Minneapolis Cops Used Fake Accounts to Spy on Black People

Protesters and police face each other during a rally for George Floyd in Minneapolis on May 26, 2020.

Protesters and police face each other during a rally for George Floyd in Minneapolis on May 26, 2020.
Photo: Richard Tsong-Taatarii (AP)

Officers of the Minneapolis Police Department (MPD) engaged in surveillance of local Black leaders and organizations “without a public safety objective,” the Minnesota Department of Human Rights (MDHR) found. The racist misuse of state authority was just one among a litany of other abuses that included “killing community members of color and Indigenous community members” at a highly disproportionate rate, according to a report released Wednesday.

The civil rights agency agency said it found a pattern and practice of racial discrimination at the MPD extending over a period of at least 10 years in its investigation, which itself lasted 10 months. The discriminatory tactics included the “covert use” of fake social media accounts to spy on local Black residents who were not suspects in any criminal probes.

The MDHR inquiry into the department began after the murder of George Floyd in May 2020. A jury found former Minneapolis Police Officer Derek Chauvin guilty of the murder 11 months later. Chauvin was sentenced to 22-and-a-half years in prison.

MPD officers created social media profiles in order to target activists and groups opposing racial discrimination within the MPD. The groups included the local chapters of the NAACP and Urban League. Officers used fake accounts to gain access to posts they could not otherwise read, with no official purpose, the report states.

“Specifically, MPD officers sent friend requests, commented on posts, sent private messages, and contributed to discussions. When doing so, officers posed as like-minded individuals and claimed, for example, that they met the targeted person at a prior demonstration or protest,” the findings state.

Officers would “further racial stereotypes associated with Black people, especially Black women,” while posing as Black people. Among the targets was a prominent Black civil rights lawyer, whose name was withheld from the report.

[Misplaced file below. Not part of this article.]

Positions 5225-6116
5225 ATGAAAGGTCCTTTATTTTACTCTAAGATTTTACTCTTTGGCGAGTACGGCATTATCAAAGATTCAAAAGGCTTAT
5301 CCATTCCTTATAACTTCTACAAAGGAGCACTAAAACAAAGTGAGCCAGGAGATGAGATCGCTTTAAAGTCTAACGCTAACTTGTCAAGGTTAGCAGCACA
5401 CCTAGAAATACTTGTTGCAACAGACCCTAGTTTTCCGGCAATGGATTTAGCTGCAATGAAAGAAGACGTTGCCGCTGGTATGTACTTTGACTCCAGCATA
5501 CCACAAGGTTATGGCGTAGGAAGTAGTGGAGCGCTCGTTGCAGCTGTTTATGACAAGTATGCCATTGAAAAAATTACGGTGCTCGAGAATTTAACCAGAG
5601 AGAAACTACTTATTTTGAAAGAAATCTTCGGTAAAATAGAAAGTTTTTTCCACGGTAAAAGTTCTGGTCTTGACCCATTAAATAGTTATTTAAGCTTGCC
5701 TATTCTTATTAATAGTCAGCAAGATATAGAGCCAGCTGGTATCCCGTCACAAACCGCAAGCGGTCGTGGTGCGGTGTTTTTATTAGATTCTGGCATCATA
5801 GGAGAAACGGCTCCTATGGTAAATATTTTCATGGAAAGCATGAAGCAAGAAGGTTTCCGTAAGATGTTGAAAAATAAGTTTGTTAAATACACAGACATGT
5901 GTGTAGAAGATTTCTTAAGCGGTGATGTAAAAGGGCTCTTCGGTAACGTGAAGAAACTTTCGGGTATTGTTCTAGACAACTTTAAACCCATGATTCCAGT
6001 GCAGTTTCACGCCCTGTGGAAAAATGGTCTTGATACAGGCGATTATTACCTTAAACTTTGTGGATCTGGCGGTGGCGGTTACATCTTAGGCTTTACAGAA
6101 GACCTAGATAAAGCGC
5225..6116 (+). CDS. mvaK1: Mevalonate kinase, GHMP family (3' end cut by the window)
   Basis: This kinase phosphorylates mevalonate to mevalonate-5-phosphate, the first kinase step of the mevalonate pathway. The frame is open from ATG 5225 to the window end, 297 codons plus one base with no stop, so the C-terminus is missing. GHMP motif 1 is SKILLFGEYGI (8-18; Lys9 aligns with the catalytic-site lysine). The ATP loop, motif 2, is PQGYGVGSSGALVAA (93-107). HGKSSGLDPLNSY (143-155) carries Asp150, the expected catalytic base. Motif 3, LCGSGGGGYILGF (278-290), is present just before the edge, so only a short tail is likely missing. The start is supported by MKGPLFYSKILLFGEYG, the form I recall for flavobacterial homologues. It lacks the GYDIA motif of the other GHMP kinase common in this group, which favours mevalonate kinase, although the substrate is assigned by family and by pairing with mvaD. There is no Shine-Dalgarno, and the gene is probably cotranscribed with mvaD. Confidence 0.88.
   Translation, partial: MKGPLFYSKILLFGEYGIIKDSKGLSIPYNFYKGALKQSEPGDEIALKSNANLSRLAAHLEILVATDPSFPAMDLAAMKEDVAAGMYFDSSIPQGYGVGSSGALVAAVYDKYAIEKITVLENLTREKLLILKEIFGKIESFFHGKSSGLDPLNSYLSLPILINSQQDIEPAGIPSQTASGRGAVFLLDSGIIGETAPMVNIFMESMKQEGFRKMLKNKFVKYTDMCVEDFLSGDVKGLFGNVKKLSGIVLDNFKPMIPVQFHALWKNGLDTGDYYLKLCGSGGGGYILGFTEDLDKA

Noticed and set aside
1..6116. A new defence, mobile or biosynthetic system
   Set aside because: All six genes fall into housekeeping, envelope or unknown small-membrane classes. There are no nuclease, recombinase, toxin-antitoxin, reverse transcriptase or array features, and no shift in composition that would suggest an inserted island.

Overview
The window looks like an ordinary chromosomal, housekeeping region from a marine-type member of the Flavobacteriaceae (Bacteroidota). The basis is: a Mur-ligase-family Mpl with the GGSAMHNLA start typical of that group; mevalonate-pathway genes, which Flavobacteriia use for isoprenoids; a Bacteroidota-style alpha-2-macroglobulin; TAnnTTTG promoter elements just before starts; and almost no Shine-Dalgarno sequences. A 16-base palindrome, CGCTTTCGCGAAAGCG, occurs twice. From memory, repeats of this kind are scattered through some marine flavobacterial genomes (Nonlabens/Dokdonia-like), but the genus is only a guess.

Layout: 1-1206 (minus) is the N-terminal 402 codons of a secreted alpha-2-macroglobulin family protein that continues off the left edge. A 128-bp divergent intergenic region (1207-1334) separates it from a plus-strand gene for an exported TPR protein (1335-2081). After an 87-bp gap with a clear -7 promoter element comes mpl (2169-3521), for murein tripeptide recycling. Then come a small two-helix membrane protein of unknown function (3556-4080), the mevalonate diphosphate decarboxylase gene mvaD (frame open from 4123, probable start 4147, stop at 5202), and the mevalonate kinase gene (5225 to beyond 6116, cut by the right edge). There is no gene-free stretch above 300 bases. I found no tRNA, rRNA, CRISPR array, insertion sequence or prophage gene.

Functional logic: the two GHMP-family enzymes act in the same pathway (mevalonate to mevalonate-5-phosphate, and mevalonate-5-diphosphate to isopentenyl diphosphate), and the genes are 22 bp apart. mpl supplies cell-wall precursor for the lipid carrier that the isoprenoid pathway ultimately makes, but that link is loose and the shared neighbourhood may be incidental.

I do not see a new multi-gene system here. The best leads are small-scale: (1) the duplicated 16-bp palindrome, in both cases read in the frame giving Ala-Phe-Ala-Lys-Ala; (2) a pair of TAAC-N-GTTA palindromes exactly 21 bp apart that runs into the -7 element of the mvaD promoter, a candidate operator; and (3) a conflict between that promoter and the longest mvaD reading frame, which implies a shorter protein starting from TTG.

“Today’s MDHR report shows that although we were working with MPD for meaningful police reform, they were surveilling our organization,” Minneapolis NAACP said in a statement on Twitter. “They used taxpayer money and ‘valuable’ officer time to surveil and troll the Minneapolis NAACP when we were trying to end police misconduct.”

Additionally, officers used fake accounts to send messages “attacking” local elected officials who’d been critical of the MPD. Investigators warned one effect of this might be to “distort elected officials’ perspectives and understanding of positions taken by community members.”

The report found there was neither oversight of covert accounts within the MPD nor mechanisms to prevent such abuse.

Spokespersons for the MPD and City of Minneapolis did not immediately respond to a request for comment.

The report describes a wide range of other “racist, misogynistic, and disrespectful behaviors” that persisted throughout the time period under investigation. Body camera footage and disciplinary records showed officers “consistently” using the N-word, calling Black community members “monkeys” and women “Black bitches.” White officers called Black officers “cattle” and “nappy head.”

The officers called women “fucking c*nt,” “bitch,” and “cussy” (a portmanteau of the words “c*nt” and “pussy”). One officer stated—falsely—that “a man could not be guilty of sexually assaulting a woman if they had children together.”

Officers who were witnesses or targets of this behavior often did not report it, the report says, because accountability is not seen as existing within the MPD, and officers feared retaliation.

The report further found that the MPD generally uses “higher rates of more severe force against Black individuals.” In situations where white and Black people are stopped or detained for similar reasons, Black people are consistently more likely to be subjected to force, the report states.

A stunning majority—93%—of all MPD “officer-involved deaths” were people of color or Indigenous people, the report said, despite those demographics combined comprising only 42% of the city’s population.

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